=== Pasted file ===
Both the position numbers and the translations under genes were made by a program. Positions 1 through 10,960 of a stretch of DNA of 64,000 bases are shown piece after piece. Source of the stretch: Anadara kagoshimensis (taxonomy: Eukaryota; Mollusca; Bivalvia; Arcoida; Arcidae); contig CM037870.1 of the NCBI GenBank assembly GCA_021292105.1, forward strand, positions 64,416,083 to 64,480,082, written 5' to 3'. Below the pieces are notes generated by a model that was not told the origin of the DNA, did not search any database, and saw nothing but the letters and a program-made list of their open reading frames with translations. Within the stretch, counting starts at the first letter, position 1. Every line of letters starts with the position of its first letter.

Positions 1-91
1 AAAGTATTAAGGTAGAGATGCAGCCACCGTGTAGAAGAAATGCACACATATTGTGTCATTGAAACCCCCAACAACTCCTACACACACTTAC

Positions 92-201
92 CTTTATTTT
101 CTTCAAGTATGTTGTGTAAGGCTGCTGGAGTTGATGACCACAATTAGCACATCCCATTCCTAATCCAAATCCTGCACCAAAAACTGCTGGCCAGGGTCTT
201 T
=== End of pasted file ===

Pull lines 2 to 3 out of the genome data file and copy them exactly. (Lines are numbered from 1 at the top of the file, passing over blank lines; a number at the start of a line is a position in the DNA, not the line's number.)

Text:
Positions 1-91
1 AAAGTATTAAGGTAGAGATGCAGCCACCGTGTAGAAGAAATGCACACATATTGTGTCATTGAAACCCCCAACAACTCCTACACACACTTAC